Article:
Zambian authorities have escalated their attacks on dissent by thwarting a planned anti-corruption protest leading to organisers streaming their protest from the outskirts of Lusaka. According to a coalition of civil society organizations, Zambian authorities are escalating their attacks and intolerance for the rights to freedom of expression and freedom of peaceful assembly, by clamping down on peaceful dissent in the country.
While the Zambian authorities would like to present a positive state of affairs in the country, the reality is different. Criticism of the authorities related to alleged corruption by government officials and the state of human rights under President Edgar Lungu is violently suppressed. Security forces regularly attack and arrest government critics and human rights activists.
The group called on the Zambian authorities to stop threatening, harassing and intimidating peaceful protesters and allow people to exercise their rights to freedom of expression and peaceful assembly. Zambia can only become a thriving nation based on respect for human rights and the rule of law in an environment of plurality of views.
Authorities should stop seeing protesters as enemies of the state, and instead take heed of the criticism and not silence them.
On June 22, the Inspector General of Police Kakoma Kanganja threatened to deal with the youth protesters “accordingly” after denying them permission to hold the march in the country’s capital Lusaka. The youth activists are now fearing for their lives.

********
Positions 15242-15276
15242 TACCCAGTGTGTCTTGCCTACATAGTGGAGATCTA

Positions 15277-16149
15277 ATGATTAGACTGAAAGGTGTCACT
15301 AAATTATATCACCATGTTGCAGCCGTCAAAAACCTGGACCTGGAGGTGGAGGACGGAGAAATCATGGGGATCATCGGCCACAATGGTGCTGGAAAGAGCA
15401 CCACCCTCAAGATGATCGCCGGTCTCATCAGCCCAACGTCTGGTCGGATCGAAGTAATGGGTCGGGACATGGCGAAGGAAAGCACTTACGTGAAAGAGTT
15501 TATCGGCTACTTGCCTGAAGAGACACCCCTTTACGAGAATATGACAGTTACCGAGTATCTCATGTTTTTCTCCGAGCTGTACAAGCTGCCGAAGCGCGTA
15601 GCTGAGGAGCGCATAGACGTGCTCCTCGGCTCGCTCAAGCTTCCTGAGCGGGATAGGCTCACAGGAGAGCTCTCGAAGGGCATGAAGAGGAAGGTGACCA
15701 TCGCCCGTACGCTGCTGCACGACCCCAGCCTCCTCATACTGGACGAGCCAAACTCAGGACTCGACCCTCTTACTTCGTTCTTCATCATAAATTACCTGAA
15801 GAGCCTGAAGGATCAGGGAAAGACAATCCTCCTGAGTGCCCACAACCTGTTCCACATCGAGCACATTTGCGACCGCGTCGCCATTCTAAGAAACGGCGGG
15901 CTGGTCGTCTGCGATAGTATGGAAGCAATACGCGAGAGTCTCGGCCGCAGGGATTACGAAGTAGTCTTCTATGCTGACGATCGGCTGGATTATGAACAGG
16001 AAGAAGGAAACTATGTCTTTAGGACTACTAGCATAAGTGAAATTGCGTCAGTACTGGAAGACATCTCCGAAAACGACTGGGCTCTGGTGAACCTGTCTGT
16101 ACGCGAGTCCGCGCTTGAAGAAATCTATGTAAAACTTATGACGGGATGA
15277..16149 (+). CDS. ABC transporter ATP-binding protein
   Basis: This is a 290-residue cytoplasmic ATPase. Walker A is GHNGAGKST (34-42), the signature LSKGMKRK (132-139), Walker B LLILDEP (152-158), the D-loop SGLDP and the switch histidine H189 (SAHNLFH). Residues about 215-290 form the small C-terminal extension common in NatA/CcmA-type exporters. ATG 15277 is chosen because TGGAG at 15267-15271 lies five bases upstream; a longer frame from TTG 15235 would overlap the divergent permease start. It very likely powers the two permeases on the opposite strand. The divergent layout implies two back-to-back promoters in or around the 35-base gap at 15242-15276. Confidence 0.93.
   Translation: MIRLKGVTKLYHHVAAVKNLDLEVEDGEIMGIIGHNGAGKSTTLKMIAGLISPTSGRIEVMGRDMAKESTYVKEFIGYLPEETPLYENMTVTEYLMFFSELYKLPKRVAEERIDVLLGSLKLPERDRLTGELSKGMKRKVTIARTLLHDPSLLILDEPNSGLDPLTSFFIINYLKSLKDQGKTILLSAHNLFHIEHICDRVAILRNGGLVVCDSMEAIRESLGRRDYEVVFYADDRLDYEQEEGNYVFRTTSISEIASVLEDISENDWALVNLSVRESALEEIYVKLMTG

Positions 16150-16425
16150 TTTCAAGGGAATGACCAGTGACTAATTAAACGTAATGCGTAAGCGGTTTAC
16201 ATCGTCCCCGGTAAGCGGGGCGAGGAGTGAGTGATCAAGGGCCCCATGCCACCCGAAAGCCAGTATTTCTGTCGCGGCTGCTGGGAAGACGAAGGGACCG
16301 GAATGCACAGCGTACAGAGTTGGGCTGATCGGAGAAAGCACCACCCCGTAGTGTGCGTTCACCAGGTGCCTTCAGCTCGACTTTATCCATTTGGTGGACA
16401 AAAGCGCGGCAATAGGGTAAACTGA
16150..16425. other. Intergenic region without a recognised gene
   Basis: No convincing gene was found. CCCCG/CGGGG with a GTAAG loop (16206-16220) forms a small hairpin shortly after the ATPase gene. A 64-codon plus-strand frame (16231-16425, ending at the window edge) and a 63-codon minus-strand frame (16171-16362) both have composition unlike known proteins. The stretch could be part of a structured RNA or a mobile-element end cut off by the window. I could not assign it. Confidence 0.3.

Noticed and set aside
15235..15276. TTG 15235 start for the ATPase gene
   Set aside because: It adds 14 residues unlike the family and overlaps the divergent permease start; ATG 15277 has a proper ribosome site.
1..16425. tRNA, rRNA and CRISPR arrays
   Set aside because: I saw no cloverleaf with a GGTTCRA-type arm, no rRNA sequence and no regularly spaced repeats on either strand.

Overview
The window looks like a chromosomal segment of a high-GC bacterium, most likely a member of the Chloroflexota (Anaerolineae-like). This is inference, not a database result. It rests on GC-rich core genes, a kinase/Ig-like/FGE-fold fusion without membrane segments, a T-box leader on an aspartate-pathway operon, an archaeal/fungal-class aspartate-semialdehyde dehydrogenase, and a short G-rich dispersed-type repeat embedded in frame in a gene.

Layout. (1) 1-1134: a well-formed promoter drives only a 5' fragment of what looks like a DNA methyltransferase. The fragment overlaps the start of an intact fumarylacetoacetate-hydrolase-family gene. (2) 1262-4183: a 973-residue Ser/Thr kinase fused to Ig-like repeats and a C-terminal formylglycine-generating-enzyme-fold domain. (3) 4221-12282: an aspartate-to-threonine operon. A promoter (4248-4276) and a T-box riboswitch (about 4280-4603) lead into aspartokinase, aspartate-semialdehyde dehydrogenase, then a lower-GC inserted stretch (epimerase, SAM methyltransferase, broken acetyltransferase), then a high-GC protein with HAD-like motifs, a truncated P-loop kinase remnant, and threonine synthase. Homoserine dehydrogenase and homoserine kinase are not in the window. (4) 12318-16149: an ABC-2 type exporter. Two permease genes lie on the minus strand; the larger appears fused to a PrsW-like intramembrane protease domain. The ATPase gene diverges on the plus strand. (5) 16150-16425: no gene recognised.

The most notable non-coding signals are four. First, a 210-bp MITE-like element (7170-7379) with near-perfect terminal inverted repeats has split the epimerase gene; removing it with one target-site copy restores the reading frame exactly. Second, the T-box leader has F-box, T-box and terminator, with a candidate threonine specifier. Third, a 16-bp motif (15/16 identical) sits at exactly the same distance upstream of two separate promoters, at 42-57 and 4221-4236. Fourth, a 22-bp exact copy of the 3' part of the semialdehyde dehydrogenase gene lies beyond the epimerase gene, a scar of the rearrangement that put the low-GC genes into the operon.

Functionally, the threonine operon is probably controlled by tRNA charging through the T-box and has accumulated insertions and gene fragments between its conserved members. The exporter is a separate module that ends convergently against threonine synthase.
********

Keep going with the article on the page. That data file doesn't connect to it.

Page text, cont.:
The youth activists had notified the police about their plan to hold the march earlier this month. Police denied them a permit under the pretext of lacking capacity to police the march. Zambia’s constitution does not require permission or authorisation to hold a protest.
The Home Affairs Minister, Stephen Kampyongo also spoke out against anti-corruption protests. He warned the protesters to abandon their action or “risk being dealt with”.
A Member of Parliament, Tutwa Ngulube from the governing Patriotic Front also urged the police to break the protesters bones in a video that was circulated online.
Despite alleging a lack of capacity in denying permission for the protests to go ahead, police were deployed in large numbers across the city to prevent any protest from taking place.
Suppression of dissent is not new in Zambia. Those who have spoken out against alleged corruption have been increasingly targeted by the authorities in recent years with trumped-up charges, including being put in jail to harass and intimidate them. Those who openly speak out against corruption are likely to be targeted as the country prepares to go to the election next year.
Popular Zambian musicians Chama Fumba aka Pilato and Brian Bwembya aka B-Flow have been warning against reports of corruption, inequality and the shrinking space for dissent.
Organizations supporting the public statement:
- Amnesty International
- Southern African Human Rights Defenders Network(SAHRDN)
- Open Society Initiative for Southern Africa (OSISA)
- Southern Africa Litigation Centre (SALC)